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Pure Appl. Chem., Vol. 68, No.12, pp. 2325-2332, 1996


Preservation and utilization of natural biodiversity in context of search for economically valuable medicinal biota
(Technical Report)

> Abstract
> Background
> Issues
> Recommendations
> Appendices
  1. The Manila Declaration
  2. The Melaka Accord

The Melaka Accord

Resolutions ratified by ASOMPS VIII: Eighth Asian Symposium on Medicinal Plants, Spices and Other Natural Products. 12-16 June 1994, Melaka, Malaysia.

Given that in the time since the Manila Declaration was adopted at ASOMPS VII in February 1992:

  • that the Manila Declaration has been endorsed by the Bukit Tinggi Declaration in October 1992,
  • the UNCED developed the Conventions on Biological Diversity in 1992 providing for:
    • the conservation of biological diversity
    • the sustainable use of its components;
    • and the fair and equitable sharing of the benefits arising out of the utilization of genetic resources
  • it has been confirmed that the UN Law of the Sea Convention will come into force in November 1994 and recognizing that:-
  • the region represented by ASOMPS participants has a wide range of terrestrial and marine biological diversity
  • the region has a significant human resource and skills base to conserve and use its genetic resources
  • many biological species are not confined in their occurrence to political boundaries

ASOMPS VIII has considered the benefits to be accrued by adopting consistent regional approaches to: legislations, policies and procedures relevant to accessing and conserving biological diversity

  • involving the scientists of the different component nations in training, research and development related to the sustainable use of that biological diversity
  • ensuring the fair and equitable sharing of the knowledge and financial benefits arising from utilization of a Nation's genetic resources

ASOMPS VIII has therefore adopted the resolutions that:

1. Within 1994 each national group of scientists and technologists transmit to their relevant governments the Manila Declaration, noting that its objectives are consistent with those of the UN Convention on Biodiversity, encourages its incorporation in relevant national strategies on conservation of biodiversity, and request that it be brought to appropriate regional bodies, such as ASEAN, for adoption on a regional basis, as a part of this bioregional approach to conservation of biodiversity, within the overall concept of ecologically sustainable development.

As a matter of urgency all nations should develop workable, straight-forward legislation to control the collection and conservation of the biota under their jurisdiction which will be used for bioprospecting.

2. The scientists of each country represented at ASOMPS VIII, in conjunction with the appropriate government agencies in their countries and with appropriate legal advisors should within six (6) months of this symposium prepare and submit to UNESCO-ROSTSEA a draft version of their countries proposed legislation and guidelines on access to, research on, and use of the biological resources of their countries in order to ensure equitable and sustainable development.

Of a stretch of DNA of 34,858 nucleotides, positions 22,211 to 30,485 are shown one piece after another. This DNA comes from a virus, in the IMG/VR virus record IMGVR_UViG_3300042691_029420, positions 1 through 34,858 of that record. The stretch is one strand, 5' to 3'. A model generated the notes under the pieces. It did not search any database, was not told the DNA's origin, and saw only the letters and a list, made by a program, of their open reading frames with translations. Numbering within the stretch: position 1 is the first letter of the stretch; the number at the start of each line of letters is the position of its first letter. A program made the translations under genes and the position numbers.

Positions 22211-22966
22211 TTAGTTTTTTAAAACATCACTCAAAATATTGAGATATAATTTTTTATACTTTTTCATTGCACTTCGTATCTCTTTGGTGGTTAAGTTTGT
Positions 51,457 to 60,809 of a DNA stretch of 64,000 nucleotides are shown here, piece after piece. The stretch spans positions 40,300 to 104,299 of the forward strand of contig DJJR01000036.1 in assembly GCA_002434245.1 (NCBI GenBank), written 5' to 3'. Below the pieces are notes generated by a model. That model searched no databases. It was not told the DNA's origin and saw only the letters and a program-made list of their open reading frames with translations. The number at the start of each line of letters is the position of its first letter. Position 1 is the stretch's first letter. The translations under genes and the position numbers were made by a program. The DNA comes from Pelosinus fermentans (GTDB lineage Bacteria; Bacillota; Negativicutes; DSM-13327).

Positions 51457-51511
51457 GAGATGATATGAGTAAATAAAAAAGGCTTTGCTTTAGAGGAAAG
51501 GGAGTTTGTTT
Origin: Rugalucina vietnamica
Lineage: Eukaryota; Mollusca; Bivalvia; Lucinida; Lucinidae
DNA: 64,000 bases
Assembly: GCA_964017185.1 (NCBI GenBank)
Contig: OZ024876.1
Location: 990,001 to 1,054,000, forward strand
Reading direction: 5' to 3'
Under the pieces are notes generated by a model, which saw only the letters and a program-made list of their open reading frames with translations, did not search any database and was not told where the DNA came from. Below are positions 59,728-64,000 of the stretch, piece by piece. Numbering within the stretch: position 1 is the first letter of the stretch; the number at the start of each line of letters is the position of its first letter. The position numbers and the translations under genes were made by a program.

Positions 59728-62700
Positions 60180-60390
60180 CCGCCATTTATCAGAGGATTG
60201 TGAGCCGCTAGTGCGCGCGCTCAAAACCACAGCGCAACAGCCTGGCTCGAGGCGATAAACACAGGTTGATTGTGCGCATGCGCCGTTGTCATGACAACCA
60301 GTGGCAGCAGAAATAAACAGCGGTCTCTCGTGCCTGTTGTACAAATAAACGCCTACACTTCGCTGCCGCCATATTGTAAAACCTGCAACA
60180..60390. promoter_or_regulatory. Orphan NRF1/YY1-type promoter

UNESCO shall be requested to organize, within eight (8) months of this symposium a meeting of a working group to:

(a) consider the various draft legislation and guidelines

(b) formulate an agreed set of minimum regulations and guidelines concerning these biological resources which might be applicable to all countries involved

The working group should consist of some 20-25 people with scientific, governmental and legal representation from each of the representative countries involved so that definitive and authoritative proposals can be formulated during the meeting.

UNESCO shall be requested to distribute this agreed set of minimum legislation and guidelines together with the various countries' drafts and relevant comments from the working group, to all countries involved in ASOMPS VIII so that these countries can optimize their own legislation and ensure compatibility with those of other countries in the region.

3. We recommend that journal editors, peer reviewers and professional societies should when reviewing manuscripts, grant applications or conference papers attempt to ensure that host country collaborators receive appropriate recognition for their contribution.

4. We recommend that in countries where permit infrastructure exists, all researchers formally acknowledge permit approval by citation of permit number or equivalent) in manuscripts, technical reports and conference papers, and that copies of such papers be provided annually to the permit authorities. In countries where no such permit legislation exists, the national government shall be encouraged to develop such legislation.

5. Nations within the region support the concept of developing regional screening facilities as the first step in stimulating the formation of bioregional drug discovery and development consortia, and establish a working party to further develop this concept.



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